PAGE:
The Importance of Fun – MBFLP 224

Who said school can’t be fun? This episode, we sit down with our friends Roger and Jan Smith, long-time homeschool parents and leaders in Louisiana. The topic is simply, “Fun” – what it can do to create memories, bond family members, and make learning a lot more enjoyable for parents and students alike!

Recently we visited with Roger and Jan Smith, leaders in the Louisiana homeschool community and dear friends of ours. One evening our family and our friends were playing a fast-paced game together, laughing hysterically, and thinking about what an important, bonding thing that is.

We were noticing how well our teenagers interacted with the adults in the room, and the obvious respect going in both directions, and we were talking later about how the shared experiences build that sort of relationship. They’re more and more important as we all become more individualized and isolated, focusing on our work and entertainment through private screens—even when we’re in the same room, we’re not interacting.

That’s one reason we love audiobooks when we’re driving or working together, because the whole family can share that experience and have a basis for conversations later. It’s a good reason for reading aloud together, even when the children are reading well on their own. We try and make intentional choices to do things together so in later years, our adult children will have memories that draw them back to their family home.

Another thing we do is make a big deal over family holidays. Birthdays are an example. In our home, the one we’re celebrating gets to choose the family menu for the day. At supper, we center the conversation on memories of the birthday person. Afterward, we take turns sharing things we love or admire about them. It’s really touching – everyone loves being appreciated, and it’s very easy to overlook the chances to communicate that respect.

A Sense of Humor

Shared humor is another thing we look for. A study of newlywed couples noticed how they interacted, especially the moments of humor in the midst of a problem. It defuses situations and reduces tension if we can refer to a shared joke or inside story. It’s a sign of a healthy relationship if you can still smile, if you can still laugh, if you can lighten up in the midst of your stress. That applies to your kids as well as your mate!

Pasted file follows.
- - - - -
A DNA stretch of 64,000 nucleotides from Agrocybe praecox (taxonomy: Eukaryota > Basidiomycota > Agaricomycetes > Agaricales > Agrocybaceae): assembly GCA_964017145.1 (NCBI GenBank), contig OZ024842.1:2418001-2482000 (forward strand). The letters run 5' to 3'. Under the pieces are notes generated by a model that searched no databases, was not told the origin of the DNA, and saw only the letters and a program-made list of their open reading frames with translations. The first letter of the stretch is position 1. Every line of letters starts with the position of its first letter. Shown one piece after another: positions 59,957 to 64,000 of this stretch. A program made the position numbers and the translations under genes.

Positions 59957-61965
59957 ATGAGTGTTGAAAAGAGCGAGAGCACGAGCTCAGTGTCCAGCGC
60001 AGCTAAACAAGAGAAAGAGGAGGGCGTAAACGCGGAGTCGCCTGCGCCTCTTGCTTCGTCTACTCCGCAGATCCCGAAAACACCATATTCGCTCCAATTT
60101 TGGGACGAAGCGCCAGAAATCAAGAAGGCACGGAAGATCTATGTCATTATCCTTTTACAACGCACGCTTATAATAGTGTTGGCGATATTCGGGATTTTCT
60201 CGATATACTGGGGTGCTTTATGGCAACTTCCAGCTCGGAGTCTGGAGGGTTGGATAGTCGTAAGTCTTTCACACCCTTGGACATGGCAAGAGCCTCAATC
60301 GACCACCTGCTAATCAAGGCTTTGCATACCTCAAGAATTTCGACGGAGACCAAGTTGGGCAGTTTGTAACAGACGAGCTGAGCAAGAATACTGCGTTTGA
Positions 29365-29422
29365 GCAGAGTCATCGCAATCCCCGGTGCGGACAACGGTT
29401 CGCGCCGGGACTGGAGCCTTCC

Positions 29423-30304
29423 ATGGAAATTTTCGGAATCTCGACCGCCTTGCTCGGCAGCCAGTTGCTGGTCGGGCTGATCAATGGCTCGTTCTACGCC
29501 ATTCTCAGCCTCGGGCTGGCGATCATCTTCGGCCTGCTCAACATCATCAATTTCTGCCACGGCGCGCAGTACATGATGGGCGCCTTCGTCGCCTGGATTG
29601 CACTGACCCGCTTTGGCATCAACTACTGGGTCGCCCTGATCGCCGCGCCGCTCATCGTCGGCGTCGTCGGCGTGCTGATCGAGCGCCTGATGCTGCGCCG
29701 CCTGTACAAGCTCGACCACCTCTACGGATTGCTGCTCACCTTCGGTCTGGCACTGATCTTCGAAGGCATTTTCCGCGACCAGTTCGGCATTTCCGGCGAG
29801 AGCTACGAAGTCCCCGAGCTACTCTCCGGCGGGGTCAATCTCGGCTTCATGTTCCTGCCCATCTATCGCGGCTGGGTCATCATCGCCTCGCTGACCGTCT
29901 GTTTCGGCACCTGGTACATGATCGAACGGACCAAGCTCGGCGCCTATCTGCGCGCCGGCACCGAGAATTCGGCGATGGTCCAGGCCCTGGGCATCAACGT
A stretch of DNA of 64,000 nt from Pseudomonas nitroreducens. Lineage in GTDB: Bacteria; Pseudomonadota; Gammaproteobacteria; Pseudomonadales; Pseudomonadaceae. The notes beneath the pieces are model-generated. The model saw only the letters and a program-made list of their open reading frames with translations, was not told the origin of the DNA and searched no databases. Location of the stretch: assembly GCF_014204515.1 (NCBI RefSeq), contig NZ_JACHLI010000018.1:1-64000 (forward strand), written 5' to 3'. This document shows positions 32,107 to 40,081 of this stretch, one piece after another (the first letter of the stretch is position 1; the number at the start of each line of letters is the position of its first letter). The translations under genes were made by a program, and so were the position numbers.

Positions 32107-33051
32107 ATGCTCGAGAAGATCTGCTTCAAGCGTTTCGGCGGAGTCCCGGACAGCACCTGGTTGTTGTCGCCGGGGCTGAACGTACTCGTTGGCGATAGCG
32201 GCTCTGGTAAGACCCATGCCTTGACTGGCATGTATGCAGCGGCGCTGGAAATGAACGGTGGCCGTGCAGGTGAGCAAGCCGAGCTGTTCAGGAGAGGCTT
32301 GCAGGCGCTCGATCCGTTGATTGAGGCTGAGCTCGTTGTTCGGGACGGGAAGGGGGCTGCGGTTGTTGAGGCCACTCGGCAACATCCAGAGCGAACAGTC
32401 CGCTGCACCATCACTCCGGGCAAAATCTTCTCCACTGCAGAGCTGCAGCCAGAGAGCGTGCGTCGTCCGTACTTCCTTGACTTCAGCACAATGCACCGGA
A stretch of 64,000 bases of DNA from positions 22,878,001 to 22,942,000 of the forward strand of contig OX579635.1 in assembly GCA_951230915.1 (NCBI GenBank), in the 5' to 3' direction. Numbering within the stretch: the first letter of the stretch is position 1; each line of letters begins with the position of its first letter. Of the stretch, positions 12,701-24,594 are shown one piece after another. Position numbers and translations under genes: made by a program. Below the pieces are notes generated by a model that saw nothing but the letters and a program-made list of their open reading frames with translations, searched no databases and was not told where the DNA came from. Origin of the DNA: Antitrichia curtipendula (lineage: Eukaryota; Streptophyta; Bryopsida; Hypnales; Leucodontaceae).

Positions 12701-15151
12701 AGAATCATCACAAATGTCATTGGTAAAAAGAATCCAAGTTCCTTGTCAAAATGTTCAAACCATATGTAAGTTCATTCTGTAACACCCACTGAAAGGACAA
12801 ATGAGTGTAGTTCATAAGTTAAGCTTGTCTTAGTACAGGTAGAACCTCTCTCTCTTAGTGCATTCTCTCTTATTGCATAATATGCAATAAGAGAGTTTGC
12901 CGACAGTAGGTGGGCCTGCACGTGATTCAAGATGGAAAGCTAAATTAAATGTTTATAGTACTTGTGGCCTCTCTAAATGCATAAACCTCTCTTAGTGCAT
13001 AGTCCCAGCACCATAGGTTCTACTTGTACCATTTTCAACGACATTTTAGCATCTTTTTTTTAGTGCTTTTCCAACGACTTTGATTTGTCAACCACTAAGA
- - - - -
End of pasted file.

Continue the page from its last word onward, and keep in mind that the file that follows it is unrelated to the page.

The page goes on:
In fact, that study really pointed out that our relationships are formed from the moments we share. Little things count. It’s not like you have to learn a new language to really score points with your kids. Instead, you just need to  hear when they speak, make eye contact, and come back with a positive response.

And that’s something you get a dozen times a day to do. If you miss one, just determine to catch the next. It’s something you can build up without feeling like you have to make a huge investment before you see any benefit.

(Listen in for more great ideas about building memories and relationships with your family!)

Adoption When It’s Not Easy – MBFLP 225

Adoption is a picture of God’s love for His people. It literally saves lives and it rescues children from terrible situations. It’s not as simple as choosing a pet from the store, though, and adopted children often have problems that continue into adult life. This episode, we talk with Shauna Lopez, an adoptive parent who’s dealt with traumatized children in her own home. Learn what to prepare for if you’re considering adoption, and how to come alongside and love families who are in the process themselves.

Adoption When It's Not Easy

Recently at the Teach Them Diligently conference in Waco, Texas, we had the opportunity to interview our friend Shauna Lopez. We met Shauna, her husband Abel, and their family in our travels several years ago, and we’ve stayed in their home. A few years before we met them, they had a difficult experience adopting three young boys, and Shauna agreed to share some of what they’ve learned.

(You can read their whole story on their website, adoptionishard.com)

One of the concerns we have is that Shauna and Abel’s experience is not uncommon, but it’s not widely recognized. Children who have been through trauma react differently to parenting.

“People think that’s an exception to the rule, and it isn’t. People don’t realize that trauma in any form alters the brain, but especially in children who have been taken from their parents,” Shauna said. “It alters the brain chemistry and it alters their development.”

Trauma has a tremendous impact

Others observe that any adoption, even within a family, starts with some sort of catastrophe. Children don’t end up adopted unless there’s been some loss, some trauma, or some trouble in that young life.

“And that’s really the thing,” she continued, “because when a child undergoes trauma, it undermines new trust. … When we adopted three-month-old twins, we thought they’ll only ever know us as their parents. But that wasn’t true, because they had a family for three months [after they were born] plus nine months [in the womb]. So for a full year they had a whole other family, whole other sounds, whole other voices, whole other stressors and non-stressors in feelings. And then to go from hospital with mom, three days later taken from that environment, those smells, those voices, those environmental contributors, to a foster mom for three months — different sounds, different smells, different voices–and then placed in our home–different sounds, different smells, different voices. And we think ‘What’s the big deal?’”